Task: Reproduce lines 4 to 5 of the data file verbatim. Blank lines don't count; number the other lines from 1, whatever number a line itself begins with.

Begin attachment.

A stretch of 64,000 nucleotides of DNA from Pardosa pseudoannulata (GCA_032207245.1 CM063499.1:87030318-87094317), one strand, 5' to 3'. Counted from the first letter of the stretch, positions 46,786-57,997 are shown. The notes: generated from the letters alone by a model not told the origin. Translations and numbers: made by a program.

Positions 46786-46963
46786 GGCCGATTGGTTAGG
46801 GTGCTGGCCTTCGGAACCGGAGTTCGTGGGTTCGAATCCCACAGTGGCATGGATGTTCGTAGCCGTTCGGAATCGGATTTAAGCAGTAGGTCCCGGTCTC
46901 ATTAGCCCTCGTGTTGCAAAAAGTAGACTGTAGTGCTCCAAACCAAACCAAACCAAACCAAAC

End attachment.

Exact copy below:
46801 GTGCTGGCCTTCGGAACCGGAGTTCGTGGGTTCGAATCCCACAGTGGCATGGATGTTCGTAGCCGTTCGGAATCGGATTTAAGCAGTAGGTCCCGGTCTC
46901 ATTAGCCCTCGTGTTGCAAAAAGTAGACTGTAGTGCTCCAAACCAAACCAAACCAAACCAAAC